Dear Luke, We Need to Talk. -Darth (and other Pop Culture Correspondence) by John Moe
Release Date: June 10, 2014
Publisher: Three Rivers Press
Received: Sent from Blogging for Books
Description: “Dear Luke, We Need to Talk, Darth is proof that a funny book on pop culture doesn’t have to be snide and nasty. I loved everything about it.” —Jim Gaffigan
We all know how Darth Vader shared his big secret with Luke Skywalker, but what if he had delivered the news in a handwritten note instead? And what if someone found that letter, as well as all of the drafts that landed in the Dark Lord’s trash can? In the riotously funny collection Dear Luke, We Need to Talk. Darth, John Moe finally reveals these lost notes alongside all the imagined letters, e-mails, text messages, and other correspondences your favorite pop culture icons never meant for you to see.
From The Walking Dead to The Wizard of Oz, from Billy Joel to Breaking Bad, no reference escapes Moe’s imaginative wit and keen sense of nostalgia. Read Captain James T. Kirk’s lost log entries and Yelp reviews of The Bates Motel and Cheers. Peruse top secret British intelligence files revealing the fates of Agents 001–006, or Don Draper’s cocktail recipe cards. Learn all of Jay-Z’s 99 problems, as well as the complete rules of Fight Club, and then discover an all-points bulletin concerning Bon Jovi, wanted dead or alive—and much more.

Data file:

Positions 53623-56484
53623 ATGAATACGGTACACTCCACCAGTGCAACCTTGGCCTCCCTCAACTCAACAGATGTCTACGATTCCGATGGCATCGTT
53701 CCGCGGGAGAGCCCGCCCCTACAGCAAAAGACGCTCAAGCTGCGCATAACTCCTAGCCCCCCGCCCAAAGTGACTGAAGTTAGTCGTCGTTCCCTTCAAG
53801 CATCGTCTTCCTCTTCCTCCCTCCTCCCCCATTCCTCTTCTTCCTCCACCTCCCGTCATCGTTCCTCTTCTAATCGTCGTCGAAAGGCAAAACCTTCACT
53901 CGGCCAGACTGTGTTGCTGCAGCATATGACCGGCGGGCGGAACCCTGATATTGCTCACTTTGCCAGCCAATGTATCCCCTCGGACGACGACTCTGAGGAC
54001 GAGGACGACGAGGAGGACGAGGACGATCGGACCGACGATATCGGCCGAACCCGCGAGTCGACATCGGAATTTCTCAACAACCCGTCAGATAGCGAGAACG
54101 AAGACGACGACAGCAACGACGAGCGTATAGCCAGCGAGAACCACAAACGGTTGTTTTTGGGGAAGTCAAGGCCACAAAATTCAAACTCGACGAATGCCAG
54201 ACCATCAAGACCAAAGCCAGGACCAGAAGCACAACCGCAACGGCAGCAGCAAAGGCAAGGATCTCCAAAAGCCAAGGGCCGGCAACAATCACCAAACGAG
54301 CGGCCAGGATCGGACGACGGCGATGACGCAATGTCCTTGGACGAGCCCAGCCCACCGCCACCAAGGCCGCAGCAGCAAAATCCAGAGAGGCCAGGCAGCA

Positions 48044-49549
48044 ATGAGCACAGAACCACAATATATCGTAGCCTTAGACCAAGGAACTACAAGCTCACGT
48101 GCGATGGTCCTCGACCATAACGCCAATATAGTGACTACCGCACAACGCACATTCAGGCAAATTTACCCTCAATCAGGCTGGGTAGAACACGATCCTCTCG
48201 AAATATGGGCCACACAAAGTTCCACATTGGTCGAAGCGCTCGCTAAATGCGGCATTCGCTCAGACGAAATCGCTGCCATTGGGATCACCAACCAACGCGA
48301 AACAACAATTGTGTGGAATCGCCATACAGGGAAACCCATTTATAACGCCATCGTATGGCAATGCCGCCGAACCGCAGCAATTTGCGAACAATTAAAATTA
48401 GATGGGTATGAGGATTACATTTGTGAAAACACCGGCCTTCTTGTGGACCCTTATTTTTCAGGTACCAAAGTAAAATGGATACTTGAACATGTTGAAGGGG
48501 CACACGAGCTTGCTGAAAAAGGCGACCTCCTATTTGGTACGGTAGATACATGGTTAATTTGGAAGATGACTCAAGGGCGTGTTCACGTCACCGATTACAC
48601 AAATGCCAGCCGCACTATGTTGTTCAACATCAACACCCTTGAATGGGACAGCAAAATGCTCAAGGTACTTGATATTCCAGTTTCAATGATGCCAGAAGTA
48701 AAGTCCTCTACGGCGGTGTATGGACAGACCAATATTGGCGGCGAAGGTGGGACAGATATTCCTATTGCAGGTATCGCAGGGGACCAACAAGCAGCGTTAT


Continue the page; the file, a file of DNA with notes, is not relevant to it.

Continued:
Like a like a bonus track to a favorite CD or a deleted scene from a cult movie, Dear Luke, We Need to Talk Darth offer a fresh twist on the pop culture classics we thought we knew by heart. You already know part of their story. Now find out the rest.
Review: This book is really hilarious, but a bit random. I suppose the randomness doesn’t really hurt it, you don’t really know what piece of pop culture the book is going to reference. On the other hand there’s really no flow from bit to bit.
The book is really aimed for people to really love pop culture. The average reader may not be able to place some of the references. Even without knowing the reference, these bits are still very funny. The premises for these pieces of “correspondence” are like something straight out of a stand up comedy set.